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Atlanta Event - Hear Ted Neward speak on .NET and J2EE Interop

Atlanta Event - Hear Ted Neward speak on .NET and J2EE Interop

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Register now to hear Ted Neward speak about .NET and J2EE Interop at the Microsoft Atlanta office.

5/21/2004 8:30 AM - 5/21/2004 12:00 PM
Language: English-American

Microsoft 

Two Concourse Parkway, Suite 400
Atlanta, Georgia 30328
United States 

General Event Information
Products: .NET.

Recommended Audience: IT Professional.

According to most industry literature, making a .NET WinForms application talk to a J2EE back-end is as simple as X-M-L. Just host the J2EE component as a web service, point the .NET tools at the resulting WSDL file, and write your code the same way you've always done. The reality, though, is often different. Are web services always the best approach? What are the alternatives? Are there better ways to make this interaction work?

Please join Microsoft and Ted Neward to learn the ins and outs of making J2EE and .NET applications interop, and which approach makes the most sense for different scenarios.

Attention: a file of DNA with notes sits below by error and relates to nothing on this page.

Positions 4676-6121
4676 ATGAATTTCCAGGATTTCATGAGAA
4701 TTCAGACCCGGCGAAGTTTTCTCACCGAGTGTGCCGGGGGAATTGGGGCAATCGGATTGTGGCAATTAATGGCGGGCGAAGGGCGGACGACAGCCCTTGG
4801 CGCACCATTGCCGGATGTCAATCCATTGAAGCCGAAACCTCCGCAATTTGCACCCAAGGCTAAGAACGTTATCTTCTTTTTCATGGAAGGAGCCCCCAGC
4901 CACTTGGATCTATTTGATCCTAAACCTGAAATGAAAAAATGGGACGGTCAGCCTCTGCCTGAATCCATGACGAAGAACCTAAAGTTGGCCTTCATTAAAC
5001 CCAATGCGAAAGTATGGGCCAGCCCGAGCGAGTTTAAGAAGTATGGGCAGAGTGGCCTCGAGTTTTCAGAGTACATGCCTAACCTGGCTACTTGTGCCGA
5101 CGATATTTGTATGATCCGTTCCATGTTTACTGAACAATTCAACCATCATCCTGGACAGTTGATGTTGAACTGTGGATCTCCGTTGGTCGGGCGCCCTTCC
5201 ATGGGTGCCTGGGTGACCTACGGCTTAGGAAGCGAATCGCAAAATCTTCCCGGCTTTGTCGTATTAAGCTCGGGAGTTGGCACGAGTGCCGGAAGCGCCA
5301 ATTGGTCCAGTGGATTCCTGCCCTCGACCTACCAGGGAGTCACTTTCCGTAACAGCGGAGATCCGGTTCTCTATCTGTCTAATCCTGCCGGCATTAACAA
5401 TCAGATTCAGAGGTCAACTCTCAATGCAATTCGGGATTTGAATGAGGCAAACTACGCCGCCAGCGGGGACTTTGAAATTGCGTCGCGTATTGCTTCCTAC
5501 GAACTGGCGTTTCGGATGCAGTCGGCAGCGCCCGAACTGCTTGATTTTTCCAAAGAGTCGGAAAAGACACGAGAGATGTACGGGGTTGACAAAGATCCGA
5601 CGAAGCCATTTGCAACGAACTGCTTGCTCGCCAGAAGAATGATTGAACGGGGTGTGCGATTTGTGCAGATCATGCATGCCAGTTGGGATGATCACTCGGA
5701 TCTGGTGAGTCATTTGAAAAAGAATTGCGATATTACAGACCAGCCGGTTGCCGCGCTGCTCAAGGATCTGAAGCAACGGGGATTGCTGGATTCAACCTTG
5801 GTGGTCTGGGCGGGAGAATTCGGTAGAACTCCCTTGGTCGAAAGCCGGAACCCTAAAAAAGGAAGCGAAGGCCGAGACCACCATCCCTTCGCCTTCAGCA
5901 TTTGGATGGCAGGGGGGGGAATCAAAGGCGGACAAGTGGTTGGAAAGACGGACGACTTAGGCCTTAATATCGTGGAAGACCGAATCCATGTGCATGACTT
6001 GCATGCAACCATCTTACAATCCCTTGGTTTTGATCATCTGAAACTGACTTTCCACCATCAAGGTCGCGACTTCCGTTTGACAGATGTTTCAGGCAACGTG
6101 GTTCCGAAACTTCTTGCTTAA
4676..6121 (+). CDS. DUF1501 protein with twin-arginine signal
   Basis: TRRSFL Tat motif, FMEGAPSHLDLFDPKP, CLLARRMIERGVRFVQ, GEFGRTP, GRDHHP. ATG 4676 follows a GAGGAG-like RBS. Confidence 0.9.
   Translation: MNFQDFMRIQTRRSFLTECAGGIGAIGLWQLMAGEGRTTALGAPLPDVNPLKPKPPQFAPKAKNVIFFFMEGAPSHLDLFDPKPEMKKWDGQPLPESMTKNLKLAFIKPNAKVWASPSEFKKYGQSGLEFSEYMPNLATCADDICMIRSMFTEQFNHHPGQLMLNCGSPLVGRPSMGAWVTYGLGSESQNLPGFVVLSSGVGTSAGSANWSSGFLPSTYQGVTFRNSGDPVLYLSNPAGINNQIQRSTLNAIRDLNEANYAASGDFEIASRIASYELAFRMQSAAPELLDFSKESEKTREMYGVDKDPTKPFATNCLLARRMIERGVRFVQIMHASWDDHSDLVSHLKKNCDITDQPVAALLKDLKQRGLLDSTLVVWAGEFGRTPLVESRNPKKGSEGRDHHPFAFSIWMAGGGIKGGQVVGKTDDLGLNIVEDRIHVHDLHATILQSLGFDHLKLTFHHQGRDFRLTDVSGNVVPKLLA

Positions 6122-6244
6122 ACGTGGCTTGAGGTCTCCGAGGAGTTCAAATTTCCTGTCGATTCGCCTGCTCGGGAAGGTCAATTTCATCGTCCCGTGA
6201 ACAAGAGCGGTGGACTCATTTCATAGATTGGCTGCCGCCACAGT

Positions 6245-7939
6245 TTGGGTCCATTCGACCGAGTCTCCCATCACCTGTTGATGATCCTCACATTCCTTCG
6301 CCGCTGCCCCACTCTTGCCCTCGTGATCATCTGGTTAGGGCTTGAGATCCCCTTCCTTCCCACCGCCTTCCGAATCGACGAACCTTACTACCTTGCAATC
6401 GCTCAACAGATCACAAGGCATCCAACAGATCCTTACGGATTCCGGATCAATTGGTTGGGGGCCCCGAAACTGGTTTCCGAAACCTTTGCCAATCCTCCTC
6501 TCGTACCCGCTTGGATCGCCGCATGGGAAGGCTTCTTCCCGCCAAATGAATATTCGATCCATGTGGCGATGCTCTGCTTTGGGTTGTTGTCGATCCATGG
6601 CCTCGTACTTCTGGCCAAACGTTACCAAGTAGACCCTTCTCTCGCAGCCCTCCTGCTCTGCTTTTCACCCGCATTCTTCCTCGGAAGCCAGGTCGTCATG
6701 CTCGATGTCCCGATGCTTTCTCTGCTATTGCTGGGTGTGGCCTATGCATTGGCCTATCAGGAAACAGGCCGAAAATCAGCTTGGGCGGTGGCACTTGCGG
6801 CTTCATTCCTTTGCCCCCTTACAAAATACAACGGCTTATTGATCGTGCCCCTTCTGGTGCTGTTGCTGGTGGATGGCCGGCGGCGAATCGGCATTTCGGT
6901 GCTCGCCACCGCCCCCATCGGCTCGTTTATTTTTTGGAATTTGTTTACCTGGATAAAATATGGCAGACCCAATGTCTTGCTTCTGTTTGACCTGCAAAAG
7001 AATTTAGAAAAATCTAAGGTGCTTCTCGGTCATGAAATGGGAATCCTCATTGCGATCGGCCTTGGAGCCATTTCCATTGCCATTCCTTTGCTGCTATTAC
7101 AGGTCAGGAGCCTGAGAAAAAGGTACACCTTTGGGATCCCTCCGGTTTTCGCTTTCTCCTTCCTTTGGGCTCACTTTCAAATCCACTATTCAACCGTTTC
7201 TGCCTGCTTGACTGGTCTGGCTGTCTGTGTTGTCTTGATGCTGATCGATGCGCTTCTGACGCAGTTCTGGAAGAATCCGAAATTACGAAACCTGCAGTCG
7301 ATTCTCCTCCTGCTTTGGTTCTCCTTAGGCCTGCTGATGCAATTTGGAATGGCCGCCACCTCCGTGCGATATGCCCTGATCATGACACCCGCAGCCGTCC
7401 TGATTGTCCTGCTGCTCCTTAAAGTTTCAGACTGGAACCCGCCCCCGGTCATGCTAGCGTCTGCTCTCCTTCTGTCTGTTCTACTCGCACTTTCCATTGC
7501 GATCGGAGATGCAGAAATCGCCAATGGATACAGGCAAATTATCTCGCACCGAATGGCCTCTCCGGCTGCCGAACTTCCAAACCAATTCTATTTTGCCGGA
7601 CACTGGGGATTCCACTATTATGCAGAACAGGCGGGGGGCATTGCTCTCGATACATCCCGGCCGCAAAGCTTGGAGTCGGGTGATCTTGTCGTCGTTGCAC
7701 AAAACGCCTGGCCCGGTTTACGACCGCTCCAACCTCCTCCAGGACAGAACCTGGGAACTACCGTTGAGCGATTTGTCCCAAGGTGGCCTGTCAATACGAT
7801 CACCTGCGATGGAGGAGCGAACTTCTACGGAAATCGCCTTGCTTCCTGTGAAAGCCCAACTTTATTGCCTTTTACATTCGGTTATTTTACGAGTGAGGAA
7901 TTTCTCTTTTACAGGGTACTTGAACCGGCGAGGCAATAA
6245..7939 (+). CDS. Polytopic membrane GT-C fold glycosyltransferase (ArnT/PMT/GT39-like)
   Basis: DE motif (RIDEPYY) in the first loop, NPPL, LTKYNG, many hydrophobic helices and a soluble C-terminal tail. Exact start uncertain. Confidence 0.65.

Ted’s Bio:
Ted Neward is an independent software development architect and mentor in the Sacramento, California area. He is the author of a number of books, including"Server-Based Java Programming" (Manning), and the forthcoming "Effective Enterprise Java" (Addison-Wesley) and co-author of "SSCLI Essentials" (OReilly) with David Stutz and Geoff Shilling, as well as "C# In a Nutshell" (OReilly) with Peter Drayton and Ben Albahari.

Ted has a number of technical white papers available for free download at http://www.neward.net/ted/Papers, and his weblog lives at http://www.neward.net/ted/weblog, where he pontificates on technical issues as the mood strikes. He serves on JSR 175, the Java Community Process specification for custom metadata in J2SE 1.5, and is a Microsoft MVP (Most Valuable Professional) for the C# team. He is also an instructor with DevelopMentor (http://www.develop.com), where he teaches and authors in both the Java and .NET curriculum, and currently he works as the Editor-in-Chief of TheServerSide.NET (http://www.theserverside.net), a community portal dedicated to enterprise .NET architecture and issues.

  • Sounds like a plan - thanks for bringing this to my attention.
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